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How do Causes of Death Vary Between Men and Women?

Dereje Ketema Wolde's picture


This is part of a series of blogs focussed on the Sustainable Development Goals and data from the 2016 Edition of World Development Indicators.

 

Source: World Development Indicators and World Health Organization (WHO) Global Health Estimates Note: Causes of death by communicable diseases and maternal, prenatal and nutrition conditions are grouped together by WHO.

As Emi Suzuki wrote last week, the causes and patterns of death rich and poor countires vary and they're changing.  But what about the gender dimension? 

Women can expect to live longer than men in almost every country of the world. Globally, women’s life expectancy remains about 3 years longer than men’s, and you see the data for different countries in the interactive chart below:

Are people living longer, healthier lives?

Emi Suzuki's picture


This is part of a series of blogs focussed on the Sustainable Development Goals and data from the 2016 Edition of World Development Indicators.

The incidence and patterns of serious diseases in rich and poor countries differ and they’re changing.  In low-income countries more than half the population dies from communicable diseases, or maternal, prenatal, or nutrition conditions. In middle- and high-income countries more than two-thirds die from noncommunicable diseases.  However, as health care and targeted medicine in poorer countries improve, the incidence of diseases such as malaria and HIV are starting to fall, whilst deaths due to heart attacks and strokes are on the increase.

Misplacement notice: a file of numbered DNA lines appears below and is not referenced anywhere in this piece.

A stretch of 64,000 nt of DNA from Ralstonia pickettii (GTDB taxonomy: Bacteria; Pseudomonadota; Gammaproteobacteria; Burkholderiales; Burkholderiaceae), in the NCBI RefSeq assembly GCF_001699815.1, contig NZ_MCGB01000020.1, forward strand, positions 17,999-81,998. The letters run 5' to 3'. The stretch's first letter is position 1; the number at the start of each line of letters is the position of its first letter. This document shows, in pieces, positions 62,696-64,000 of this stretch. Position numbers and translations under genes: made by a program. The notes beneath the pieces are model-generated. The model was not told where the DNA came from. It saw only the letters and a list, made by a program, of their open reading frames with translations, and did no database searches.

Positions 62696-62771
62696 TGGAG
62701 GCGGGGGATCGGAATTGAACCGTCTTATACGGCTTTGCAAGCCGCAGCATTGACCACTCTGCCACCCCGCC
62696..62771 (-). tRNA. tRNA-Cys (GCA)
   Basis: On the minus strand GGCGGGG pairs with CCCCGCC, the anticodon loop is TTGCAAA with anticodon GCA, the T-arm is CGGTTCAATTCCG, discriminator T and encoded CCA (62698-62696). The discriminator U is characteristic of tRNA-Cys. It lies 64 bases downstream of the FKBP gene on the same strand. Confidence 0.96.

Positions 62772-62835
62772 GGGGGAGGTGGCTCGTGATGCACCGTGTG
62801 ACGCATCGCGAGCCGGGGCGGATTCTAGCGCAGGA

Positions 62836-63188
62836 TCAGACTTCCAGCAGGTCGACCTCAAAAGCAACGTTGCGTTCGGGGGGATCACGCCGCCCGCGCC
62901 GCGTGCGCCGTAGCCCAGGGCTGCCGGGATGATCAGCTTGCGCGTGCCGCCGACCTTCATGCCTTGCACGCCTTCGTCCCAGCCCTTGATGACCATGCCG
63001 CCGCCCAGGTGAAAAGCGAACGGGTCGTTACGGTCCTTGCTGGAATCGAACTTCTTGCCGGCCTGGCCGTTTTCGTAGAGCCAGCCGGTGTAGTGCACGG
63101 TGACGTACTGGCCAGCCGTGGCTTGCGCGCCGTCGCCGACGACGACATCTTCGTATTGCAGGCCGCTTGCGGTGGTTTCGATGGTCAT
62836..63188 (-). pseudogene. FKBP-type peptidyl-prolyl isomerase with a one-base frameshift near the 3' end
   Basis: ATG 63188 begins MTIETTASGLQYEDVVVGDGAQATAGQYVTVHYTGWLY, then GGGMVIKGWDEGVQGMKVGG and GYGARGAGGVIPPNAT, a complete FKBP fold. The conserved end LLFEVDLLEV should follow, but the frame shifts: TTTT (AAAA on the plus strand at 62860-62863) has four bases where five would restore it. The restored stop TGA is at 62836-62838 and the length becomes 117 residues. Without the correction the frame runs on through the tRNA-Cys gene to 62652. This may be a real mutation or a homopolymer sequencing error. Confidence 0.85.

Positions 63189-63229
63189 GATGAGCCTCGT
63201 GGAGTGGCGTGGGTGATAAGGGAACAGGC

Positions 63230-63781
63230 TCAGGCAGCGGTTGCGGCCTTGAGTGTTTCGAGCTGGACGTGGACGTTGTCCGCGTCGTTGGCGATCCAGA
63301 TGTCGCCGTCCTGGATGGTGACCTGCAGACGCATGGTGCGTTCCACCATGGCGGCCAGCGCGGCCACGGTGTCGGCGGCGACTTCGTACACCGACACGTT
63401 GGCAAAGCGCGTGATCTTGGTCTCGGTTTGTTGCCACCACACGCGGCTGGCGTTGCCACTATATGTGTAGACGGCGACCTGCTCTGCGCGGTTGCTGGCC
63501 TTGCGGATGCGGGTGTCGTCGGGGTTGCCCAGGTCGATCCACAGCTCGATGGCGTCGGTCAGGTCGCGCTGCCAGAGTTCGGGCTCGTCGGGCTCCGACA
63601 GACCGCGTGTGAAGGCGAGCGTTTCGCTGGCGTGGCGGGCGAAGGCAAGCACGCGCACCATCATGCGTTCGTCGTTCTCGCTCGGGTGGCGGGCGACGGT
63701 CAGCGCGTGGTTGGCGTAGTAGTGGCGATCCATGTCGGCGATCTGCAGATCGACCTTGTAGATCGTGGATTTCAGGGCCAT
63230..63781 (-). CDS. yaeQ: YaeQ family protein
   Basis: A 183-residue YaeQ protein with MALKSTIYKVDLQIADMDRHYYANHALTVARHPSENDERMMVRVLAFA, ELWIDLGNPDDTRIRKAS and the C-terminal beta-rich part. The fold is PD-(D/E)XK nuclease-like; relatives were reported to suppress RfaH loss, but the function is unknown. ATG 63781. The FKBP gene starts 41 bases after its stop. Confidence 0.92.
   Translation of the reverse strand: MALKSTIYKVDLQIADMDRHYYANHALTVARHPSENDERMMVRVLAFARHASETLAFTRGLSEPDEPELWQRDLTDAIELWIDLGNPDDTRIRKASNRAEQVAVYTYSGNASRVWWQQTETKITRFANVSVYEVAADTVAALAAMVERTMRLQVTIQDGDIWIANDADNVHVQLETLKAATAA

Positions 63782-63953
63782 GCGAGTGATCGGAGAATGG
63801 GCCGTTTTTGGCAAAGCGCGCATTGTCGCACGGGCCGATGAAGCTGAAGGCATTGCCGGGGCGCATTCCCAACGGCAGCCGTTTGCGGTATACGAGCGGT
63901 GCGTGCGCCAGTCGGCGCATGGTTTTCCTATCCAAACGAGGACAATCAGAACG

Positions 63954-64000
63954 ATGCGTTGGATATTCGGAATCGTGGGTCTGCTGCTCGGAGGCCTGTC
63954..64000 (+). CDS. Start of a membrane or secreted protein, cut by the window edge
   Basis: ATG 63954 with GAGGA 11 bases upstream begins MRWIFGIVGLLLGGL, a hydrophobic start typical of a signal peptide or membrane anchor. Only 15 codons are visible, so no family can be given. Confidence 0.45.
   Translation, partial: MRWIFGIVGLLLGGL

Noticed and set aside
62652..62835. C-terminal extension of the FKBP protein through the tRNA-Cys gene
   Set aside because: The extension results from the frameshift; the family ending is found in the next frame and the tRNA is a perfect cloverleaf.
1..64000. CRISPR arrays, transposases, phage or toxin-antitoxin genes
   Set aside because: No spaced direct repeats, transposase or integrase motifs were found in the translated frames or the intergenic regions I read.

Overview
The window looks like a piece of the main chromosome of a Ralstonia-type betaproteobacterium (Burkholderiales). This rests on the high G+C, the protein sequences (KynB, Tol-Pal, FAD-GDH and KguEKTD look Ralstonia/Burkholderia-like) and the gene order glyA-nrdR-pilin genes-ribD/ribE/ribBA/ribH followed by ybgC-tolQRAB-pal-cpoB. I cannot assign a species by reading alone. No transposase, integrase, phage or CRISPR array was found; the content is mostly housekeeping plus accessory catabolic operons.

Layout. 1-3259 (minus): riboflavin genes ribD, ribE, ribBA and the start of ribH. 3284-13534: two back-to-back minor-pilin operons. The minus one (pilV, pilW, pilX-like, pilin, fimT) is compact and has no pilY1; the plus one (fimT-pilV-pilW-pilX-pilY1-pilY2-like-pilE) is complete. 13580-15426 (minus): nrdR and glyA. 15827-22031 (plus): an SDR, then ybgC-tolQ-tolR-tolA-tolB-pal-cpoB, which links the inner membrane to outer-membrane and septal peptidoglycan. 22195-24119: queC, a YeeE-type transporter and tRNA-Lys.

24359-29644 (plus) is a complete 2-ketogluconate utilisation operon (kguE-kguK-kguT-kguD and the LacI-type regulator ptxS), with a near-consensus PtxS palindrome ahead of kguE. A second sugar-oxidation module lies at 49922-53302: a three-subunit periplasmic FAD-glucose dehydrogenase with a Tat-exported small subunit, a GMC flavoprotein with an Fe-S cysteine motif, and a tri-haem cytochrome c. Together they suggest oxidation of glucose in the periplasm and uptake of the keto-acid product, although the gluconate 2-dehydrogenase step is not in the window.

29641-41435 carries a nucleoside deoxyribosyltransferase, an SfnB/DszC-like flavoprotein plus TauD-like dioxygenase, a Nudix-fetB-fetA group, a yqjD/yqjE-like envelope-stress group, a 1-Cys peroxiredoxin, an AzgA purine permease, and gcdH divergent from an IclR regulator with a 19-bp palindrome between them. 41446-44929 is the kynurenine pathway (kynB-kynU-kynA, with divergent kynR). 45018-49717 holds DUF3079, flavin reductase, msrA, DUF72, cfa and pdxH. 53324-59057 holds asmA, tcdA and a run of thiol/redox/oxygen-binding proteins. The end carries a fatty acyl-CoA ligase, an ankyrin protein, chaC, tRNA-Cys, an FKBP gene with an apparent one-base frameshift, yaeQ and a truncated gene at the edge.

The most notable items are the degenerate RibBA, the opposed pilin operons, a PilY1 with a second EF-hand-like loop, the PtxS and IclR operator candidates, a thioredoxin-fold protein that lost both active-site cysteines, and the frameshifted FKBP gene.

Sustainable Development Goal 3 looks to ensure healthy lives and promote well-being for all ages. One of its aims is to reduce deaths and adverse consequences of non-communicable diseases and injuries—for example, by halving the number of global deaths and injuries from road traffic accidents by 2020. Traffic injuries caused 27 deaths per 100,000 people in low-income countries in 2013, three times more than in high-income countries. Rates in middle-income countries are also high.

The 2016 edition of World Development Indicators is out: three features you won’t want to miss

Neil Fantom's picture
Also available in: 中文

We’re excited to announce the release of the 2016 edition of World Development Indicators (WDI).

With over 1 million downloads last year, WDI is the most widely used dataset in our Open Data Catalog and it provides high-quality cross-country comparable statistics about development and people’s lives around the globe. You can:

WDI now includes 1,400 indicators for over 200 economies. While we update the WDI database quarterly and make historical versions available, this annual release of a new edition is an opportunity to review the trends we’re seeing in global development and discuss updates we’ve made to our data and methods.

We’ve gone from the MDGs to the SDGs with expanded data and illustrations of trends